Despite our reputation to the contrary with the Eee Vee residency and the hipster tastes in music and shoes, Cinecultist really gets most of our New York City It Places news from reruns of Sex and the City on TBS. That's how we heard about this member's only, with a rooftop pool Soho House place in the Meatpacking District, so when we were invited to a screening of an unknown political documentary in their screening space last night, known as the Black Room, we leapt at the opportunity.
Here's a conundrum kids, for the young girls in the smart set: one wears the pointy shoes with the heels in the evening out in the Meatpacking District so as to blend with the crowd. Yet! Every time one's heel's gets caught in those damned cobblestones, even just crossing the impossibly wide 9th Avenue, one can't help but wince, knowing how much they cost and how they'll have to go to the shoe repair all too soon. What's one to do?
Anyhow, Soho House. Like walking into the lobby of a boutique hotel, it's all dimmed lighting and dark stained wood. There are a number of staff people at a tiny front desk, and though we've rsvped to the e-mail on the press release, there is no real list. We don't have to give a name or an affiliation of any kind. CC steps onto the tiny elevator with an elderly gentleman, a couple who look sort of European and a kid, about 10 years old in shorts and no shoes. We all ride to the Fourth Floor. On this floor is the Black Room, aka the screening room, and the White Room, a lounge area next door with furry throw rugs and modish furniture. No one is in the screening room, but a DVD is queued up for the screening we're attending. People mill about in the White Room, though when the bartender asks what film we're here to see, it's not the one who's throwing the party in the White Room. Oops. CC drinks our cold green bottled imported beer anyhow.
A half hour or so after it's supposed to begin, the director and producer introduce their film. Which is actually a digital video, if you want to get technical, and only 33 minutes long. It's dreadful. Thus our reticence to mention the title of the film, because while CC can't in good conscious recommend it by any means, we're loathe to be thought of as playa haters. We did after all get free drinks at the Soho House, plus the Black Room has this lovely new car smell with their enormous leather recliners. Then, you have the damask carpet and the individual metal ice buckets between each chair perfect for chilling your own bottle of Cristal. All in all, it's a pretty sweet space. If another director/producer team invited us there for a screening of their film, no matter how inane and pointless, we'd probably go. Those chairs are perfect for napping in too, though with only 40 or so seats in the place, the filmmakers are pretty certain to see you catching a disco nap during their movie.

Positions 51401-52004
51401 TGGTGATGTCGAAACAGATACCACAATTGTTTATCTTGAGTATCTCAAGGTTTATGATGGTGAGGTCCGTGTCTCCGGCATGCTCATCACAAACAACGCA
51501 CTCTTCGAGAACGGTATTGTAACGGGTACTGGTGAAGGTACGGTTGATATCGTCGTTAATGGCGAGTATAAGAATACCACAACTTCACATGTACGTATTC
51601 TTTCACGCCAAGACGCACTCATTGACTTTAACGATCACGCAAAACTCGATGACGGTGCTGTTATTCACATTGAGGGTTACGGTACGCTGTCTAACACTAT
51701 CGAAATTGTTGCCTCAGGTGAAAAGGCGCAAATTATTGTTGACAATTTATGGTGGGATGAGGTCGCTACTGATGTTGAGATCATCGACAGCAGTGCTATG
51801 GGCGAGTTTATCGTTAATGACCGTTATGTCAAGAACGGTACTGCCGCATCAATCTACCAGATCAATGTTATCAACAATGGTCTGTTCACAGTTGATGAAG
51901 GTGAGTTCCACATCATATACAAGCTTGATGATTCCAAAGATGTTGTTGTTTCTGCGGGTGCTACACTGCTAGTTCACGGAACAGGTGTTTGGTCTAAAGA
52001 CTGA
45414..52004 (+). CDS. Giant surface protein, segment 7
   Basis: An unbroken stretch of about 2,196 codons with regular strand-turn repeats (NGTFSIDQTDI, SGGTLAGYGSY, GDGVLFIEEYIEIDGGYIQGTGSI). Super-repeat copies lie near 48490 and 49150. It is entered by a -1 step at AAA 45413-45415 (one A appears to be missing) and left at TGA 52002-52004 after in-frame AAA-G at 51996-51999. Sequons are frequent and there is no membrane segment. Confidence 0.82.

[Memo to the editor, director and producer of this mystery project: If you're going to announce to the audience you didn't know much about the topic before you were hired, we're going to kind of wonder why you're the director of this movie. And inexplicably in it, filmed walking through doorways and talking on your cell phone, in between the shots of geeky talking heads. Also, that computerized voice wasn't cool or "accessible to young people" even when Radiohead used it on OK Computer, let alone as your transition theme. Just a word to the wise.]Posted by karen at October 29, 2004 8:03 AM